Insider information – pass it along and share with your friends
Costa Rica Guide is packed with important practical information about passport validity and rental car insurance but we’ve also accumulated a list of less critical but helpful tips that you’ll appreciate.
None of these tips is going to save your life but they might save you a little money, time or embarrassment.
That Cop isn’t Waving to be Friendly – If you see a police officer standing by the side of the road waving at you don’t wave back and drive on past. Most traffic stops in Costa Rica are conducted from the side of the road so instead of flashing lights and a siren you’ll likely be pulled over by a simple wave followed by pointing at the shoulder where you should pull over.
Spend Dollars Get Colones – Never buy colones at home or in an airport. The exchange rates and commissions are atrocious. US$ are accepted nearly everywhere in Costa Rica and you will receive your change in Colones at a very fair rate (some of the big international chains like Denny’s, Hertz and Holiday Inn will Charge a significant commission, but generally not the local businesses). In a day or two you’ll have plenty of Colones to spend at the occasional snack stand on the beach that only accepts local currency.
BYO TP – A small packet of kleenex in a purse or a camera bag comes in handy if you need to use a restroom on the road. Service stations, small restaurants and National Park visitors centers frequently do not supply toilet paper.
That Stinks – Another bathroom tip. There are almost never fans in Costa Rican bathrooms. You may have paid $400 a night for a beachfront suite but even there odds are you’ll have to make do with a small window for ventilation.
Free “Taxi” – Most canopy ziplines, rafting trips, horseback rides and other tours include transportation from and to your lodge and most other lodges around the area you’re visiting. Whenever we’ve asked they’ve been happy to drop us off anywhere in their service area. Of course they aren’t obligated to accommodate you but if they are headed into La Fortuna to drop off other clients it doesn’t cost them anything to drop you there instead of delivering you back to Tabacón or another resort you’re staying at.
This works especially well in areas like Arenal, Monteverde and Manuel Antonio where you might want to go into town for some souvenir shopping or to try another restaurant and it’s likely other tour clients are already headed there. You only have to pay for a taxi one way instead of both and have an extra $15 to splurge on desert.
Better than Branding Cattle, But Not Much – The bright neon plastic wristbands that many resorts and lodges use to identify whether you qualify to drink free at the bar, use the hotsprings, which dinner menu you should see and even whether you should be allowed on the grounds are something I can live without.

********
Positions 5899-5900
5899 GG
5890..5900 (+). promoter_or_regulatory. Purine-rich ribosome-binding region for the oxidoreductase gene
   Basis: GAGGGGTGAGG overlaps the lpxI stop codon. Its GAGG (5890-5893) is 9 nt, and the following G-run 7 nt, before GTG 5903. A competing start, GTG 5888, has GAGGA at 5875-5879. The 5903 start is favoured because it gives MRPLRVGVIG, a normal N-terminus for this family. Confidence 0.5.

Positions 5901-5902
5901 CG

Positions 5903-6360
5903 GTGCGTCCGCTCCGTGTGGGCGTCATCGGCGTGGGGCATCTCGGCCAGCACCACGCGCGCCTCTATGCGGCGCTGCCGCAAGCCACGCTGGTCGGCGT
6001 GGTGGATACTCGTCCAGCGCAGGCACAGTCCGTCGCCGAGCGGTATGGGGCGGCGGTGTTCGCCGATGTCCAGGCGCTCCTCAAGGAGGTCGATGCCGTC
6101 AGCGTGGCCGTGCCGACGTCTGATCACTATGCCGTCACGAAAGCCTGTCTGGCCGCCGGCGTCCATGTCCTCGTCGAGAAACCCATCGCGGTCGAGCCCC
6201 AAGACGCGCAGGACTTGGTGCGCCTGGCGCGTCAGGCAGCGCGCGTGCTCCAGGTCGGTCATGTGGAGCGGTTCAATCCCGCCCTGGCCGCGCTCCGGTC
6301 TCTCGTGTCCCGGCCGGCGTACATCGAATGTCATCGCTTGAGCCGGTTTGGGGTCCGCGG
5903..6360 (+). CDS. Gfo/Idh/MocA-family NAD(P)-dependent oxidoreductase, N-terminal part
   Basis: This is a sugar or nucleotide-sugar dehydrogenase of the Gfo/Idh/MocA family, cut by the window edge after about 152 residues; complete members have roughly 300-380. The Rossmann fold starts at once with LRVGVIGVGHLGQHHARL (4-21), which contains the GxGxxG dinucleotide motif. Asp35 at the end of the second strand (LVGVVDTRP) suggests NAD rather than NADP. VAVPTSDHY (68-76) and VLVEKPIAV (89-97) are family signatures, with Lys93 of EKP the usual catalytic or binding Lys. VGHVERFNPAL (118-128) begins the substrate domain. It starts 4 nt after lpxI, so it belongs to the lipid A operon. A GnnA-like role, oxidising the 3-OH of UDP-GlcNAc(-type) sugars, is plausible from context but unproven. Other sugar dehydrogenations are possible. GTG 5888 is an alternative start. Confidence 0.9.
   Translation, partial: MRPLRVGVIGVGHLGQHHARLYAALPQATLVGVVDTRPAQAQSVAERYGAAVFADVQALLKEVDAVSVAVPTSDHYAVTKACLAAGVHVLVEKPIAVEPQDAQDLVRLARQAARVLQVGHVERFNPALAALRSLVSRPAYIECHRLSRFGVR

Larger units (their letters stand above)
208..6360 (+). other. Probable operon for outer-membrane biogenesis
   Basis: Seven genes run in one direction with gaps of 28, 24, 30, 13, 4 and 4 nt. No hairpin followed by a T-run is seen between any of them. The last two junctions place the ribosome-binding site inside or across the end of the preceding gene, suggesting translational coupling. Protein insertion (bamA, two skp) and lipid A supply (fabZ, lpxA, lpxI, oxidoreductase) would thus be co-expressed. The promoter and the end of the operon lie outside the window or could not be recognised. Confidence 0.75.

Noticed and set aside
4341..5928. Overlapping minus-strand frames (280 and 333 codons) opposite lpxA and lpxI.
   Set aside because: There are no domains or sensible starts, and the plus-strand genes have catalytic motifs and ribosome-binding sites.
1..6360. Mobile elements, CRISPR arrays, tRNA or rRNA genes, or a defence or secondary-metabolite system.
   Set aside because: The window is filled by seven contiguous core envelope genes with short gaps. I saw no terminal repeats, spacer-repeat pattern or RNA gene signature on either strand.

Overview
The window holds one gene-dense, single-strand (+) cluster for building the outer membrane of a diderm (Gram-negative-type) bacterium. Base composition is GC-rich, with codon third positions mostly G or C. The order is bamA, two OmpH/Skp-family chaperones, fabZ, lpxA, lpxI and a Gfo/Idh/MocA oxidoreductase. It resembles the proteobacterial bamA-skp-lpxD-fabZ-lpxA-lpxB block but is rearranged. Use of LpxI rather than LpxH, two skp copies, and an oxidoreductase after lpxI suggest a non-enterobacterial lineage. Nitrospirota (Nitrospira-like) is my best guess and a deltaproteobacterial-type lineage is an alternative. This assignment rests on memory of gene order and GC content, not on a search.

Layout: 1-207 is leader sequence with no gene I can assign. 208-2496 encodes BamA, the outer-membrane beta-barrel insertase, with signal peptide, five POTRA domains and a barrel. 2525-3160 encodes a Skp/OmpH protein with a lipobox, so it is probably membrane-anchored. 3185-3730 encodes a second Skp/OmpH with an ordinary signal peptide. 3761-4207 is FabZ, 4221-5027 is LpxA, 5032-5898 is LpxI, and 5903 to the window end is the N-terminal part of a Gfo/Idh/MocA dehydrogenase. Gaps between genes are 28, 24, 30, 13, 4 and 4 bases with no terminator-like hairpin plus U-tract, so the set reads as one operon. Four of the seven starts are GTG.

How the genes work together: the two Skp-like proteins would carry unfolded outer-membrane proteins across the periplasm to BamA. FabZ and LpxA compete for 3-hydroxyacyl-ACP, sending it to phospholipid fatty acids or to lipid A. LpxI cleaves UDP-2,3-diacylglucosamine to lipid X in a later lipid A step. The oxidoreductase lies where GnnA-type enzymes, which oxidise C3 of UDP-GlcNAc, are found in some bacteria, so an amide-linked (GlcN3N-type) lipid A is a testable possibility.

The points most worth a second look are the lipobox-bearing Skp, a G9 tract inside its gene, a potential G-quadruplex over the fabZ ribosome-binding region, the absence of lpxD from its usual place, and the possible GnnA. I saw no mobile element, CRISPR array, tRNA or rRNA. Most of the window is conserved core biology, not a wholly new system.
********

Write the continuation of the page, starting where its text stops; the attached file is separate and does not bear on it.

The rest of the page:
I’ve always asked politely if I can carry it in my pocket instead of wearing it and they’ve always agreed. If they seem hesitant tell them you’re allergic to some plastics or that it bothers you in bed and you can’t sleep.
You Have to be at the Airport Earlier – Costa Rica is one of the only countries in the world where you have to pay a departure tax in person. You can do it when you arrive, in advance at up-scale airport hotels, or at the desk in the airport before you check in.
Regardless of when you pay your tax, immigration reserves one hour prior to your flight departure to use the information you submit to check up on you. Because they need this time the airlines are forced to close check-in one hour before departure so if you aren’t done and in line for security an hour early you may have to wait for the next flight.
In 2014 they announced to great fanfare that the tax would be included in all airfare. By mid-2015 this has not actually happened but it may in the future.
TIP – At LIR there is a secret window at Banco Lafise near the exit from customs (at the far end of the airport away from the check-in windows) that is sometimes faster.
Blanket—Ask for a blanket. When you walk in to your hotel it might be 90° and 90% percent humidity but at two in the morning the air conditioning, the weather front or the altitude may catch you by surprise and at least once you’ll want the option of just pulling on another cover. It will nearly never be provided so ask when you check in.
Passport Copies—Ask the rental agency or your first night hotel to copy the picture and visa page of your passport. There is no reason to carry your passport on your raft trip (leave it in your hotel safe or at the desk) because a copy is sufficient and accepted, BUT it does no good to make a copy of your passport before you leave home because the entry visa is required.
Your first opportunity for a valid copy will be at the car rental agency desk or if you’re not renting at your arrival hotel. Take advantage of it then don’t expose your passport to unnecessary risk.
Fill ‘er up Often—If you’re driving fill the tank every time you get close to half full. There is nearly nowhere in Costa Rica where you can’t reach a full service station with half a tank. However, there are a number of places where a quarter tank will leave you walking down the road with an empty soda bottle hoping to find someone with a full tank, a piece of hose and willingness to give up a couple of liters for less than the $100 left from your last ATM transaction.